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1865 May 6: The End Approaches—An Editorial

May 13, 2015

The following editorial on the end of the Civil War comes from the May 6, 1865, issue of The Polk County Press.  We continue with a few more articles from May 6 because we do not have issues of the Press for May 13, only from The Prescott Journal.

The End Approaches.

The end of treason draws near.  After four years of carnage, the fire created by “firing the Southern heart” has burnt itself to a bed of cold ashes, strewn over the broad field of battle, extending from the “Potomac to the Rio Grande.”  The armies of the Union remain masters of the situation.  They have marched against the ranks of treason in every Southern State.  They have bearded the lion in his den, and with victorious banners now occupy the entire strong ___ [fold in the newspaper obscures this word].

Where is the proud “Southern Confederacy” now ?  Its Capital is peopled by Uncle Sam’s children, and the bayonet of the loyal soldier—though a negro—shines brightly in the sun, as he marches proudly over the sacred soil of Virginia’s metropolis, enforcing law and order ;  its Cabinet officers are scattered to the four winds of Heaven ;  its armies are conquered, beaten and disbanded ;  its resources are wasted ;  its debt is unpaid ;  its leading men sent head-long into poverty, and its President, the vilest wretch of all the traitor crew, is a fugitive from justice—an outlaw, seeking with the craftiness of a thief to steal out of the land he has so long dishonored with his contaminating presence.

The vile wretch.  We fear after all that the gallows will get cheated of its due.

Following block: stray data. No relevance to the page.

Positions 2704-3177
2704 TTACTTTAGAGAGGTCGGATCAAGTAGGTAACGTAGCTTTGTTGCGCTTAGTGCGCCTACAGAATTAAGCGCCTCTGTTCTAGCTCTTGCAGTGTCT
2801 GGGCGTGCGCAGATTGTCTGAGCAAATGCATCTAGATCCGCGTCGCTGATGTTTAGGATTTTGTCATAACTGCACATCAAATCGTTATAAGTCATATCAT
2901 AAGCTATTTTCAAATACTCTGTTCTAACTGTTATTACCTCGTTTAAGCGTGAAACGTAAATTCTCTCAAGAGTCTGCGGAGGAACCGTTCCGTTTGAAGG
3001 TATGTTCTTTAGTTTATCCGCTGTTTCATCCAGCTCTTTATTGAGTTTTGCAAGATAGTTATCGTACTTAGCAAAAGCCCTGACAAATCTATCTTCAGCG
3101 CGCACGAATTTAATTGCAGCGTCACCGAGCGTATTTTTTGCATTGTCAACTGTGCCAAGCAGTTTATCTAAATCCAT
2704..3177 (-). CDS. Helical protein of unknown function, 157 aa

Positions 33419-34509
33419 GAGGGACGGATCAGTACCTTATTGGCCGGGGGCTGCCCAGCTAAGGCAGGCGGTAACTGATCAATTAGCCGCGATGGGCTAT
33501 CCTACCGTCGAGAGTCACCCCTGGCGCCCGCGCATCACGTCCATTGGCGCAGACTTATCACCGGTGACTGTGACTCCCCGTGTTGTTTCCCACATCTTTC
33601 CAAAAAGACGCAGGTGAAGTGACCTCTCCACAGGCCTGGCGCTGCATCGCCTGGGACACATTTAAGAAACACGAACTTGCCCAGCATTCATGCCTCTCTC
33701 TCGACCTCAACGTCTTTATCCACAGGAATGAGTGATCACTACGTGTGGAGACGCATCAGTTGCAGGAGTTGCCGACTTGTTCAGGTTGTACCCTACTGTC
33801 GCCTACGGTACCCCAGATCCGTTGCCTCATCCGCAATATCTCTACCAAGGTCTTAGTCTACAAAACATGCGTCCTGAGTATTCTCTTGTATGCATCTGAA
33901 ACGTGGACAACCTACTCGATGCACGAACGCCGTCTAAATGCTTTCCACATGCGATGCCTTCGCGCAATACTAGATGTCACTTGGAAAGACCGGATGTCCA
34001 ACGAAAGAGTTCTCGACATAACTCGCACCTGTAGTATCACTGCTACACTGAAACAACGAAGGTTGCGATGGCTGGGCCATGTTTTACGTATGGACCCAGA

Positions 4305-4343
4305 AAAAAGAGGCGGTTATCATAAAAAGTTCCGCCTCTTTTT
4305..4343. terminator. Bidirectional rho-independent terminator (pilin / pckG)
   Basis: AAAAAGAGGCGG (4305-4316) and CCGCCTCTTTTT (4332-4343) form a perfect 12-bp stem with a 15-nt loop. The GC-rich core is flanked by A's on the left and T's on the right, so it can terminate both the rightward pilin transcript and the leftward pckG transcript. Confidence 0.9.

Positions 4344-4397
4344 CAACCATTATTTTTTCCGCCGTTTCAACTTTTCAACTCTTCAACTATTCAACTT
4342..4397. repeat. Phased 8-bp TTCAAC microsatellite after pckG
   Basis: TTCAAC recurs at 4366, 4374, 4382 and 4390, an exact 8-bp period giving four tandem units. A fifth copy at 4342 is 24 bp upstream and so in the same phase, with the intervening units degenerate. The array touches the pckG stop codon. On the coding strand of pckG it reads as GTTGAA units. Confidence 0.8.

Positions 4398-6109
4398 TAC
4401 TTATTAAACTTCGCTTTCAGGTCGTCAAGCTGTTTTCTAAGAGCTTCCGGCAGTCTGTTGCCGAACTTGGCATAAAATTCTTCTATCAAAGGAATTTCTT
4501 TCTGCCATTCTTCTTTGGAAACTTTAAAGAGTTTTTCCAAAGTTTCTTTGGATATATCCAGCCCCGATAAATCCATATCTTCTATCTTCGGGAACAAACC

And where, O where ! is Toombs [Robert A. Toombs], and Cobb [Howell Cobb], and the other fellows who “fired the Southern heart ;” and that bloated pimp, Wigfall [Louis T. Wigfall], of Texas—the fire-eater and whiskey soaker ?  They too are running—evidently forgetting to hide in that “last ditch.”

And thus the boasted “Southern Confederacy,” whose corner stone was the poor despised negro’s back, has fallen to pieces, and Sambo is master now ;  for with the blue coat, and bright musket, he stands sentinel over the trator’s [sic] cities, and the traitor citizens are made to respect him as a loyal man.  In the language of a popular song,

“The whip am lost and the hand-cuff broken
And the master’s got his pay,
He’s old enough, big ’nough, and oughter knowed better,
Than to went and run’d away.¹

When we look over the events of the past four years, we can but wonder at the mighty results which have transpired.  From a peaceable and commercial people, we have been changed to a nation of warriors.—Great battles have been fought and won ;  cities have been destroyed, and the whole land deluged in blood.  The manicles [sic] of the slave have been stricken from his limbs, and he has gained his liberty forever more.  In the “mudsils” and “greasy mechanics” of the North have been found the elements of victory, and by their strong arms and stout hearts they have taught the rotten epithet flinging aristocracy of the South, that they are the true noblemen of the soil.  In the hearts of the loyal people the deep seated principle of universal Liberty has remained steadfast to the glorious end.  By the firmness and power of the Administration the Union has been preserved, the Constitution protected and upheld, and the Laws vindicated and enforced.

And now at the end of these four years of war and civil commotion, the curtain rises upon the last act—the fearful tragedy is ended in the assassination of ABRAHAM LINCOLN, the nation’s second Washington.

And the end approaches.  Peace, though laggard, will soon shine serenely over all, and “in the future as in the past” the country will remain one and indivisible.  God be praised.

1.  The last lines of a song entitled “Kingdom Coming.” The Library of Congress has two published versions of the song. The words are slightly different than the ones used here.

De whip am lost, hand-cuff broken;
….But old massa will hab his pay—
He’s old enough and big enough, and ought to known better,
….Than to went and run away.

De whip is lost, de han’-cuff broken,
….but de massa’ll hab his pay;
He’s ole enough, big enough, ought to known better,
….dan to went, an’ run away.

From the Library of Congress, American Memory

From the Library of Congress, American Memory

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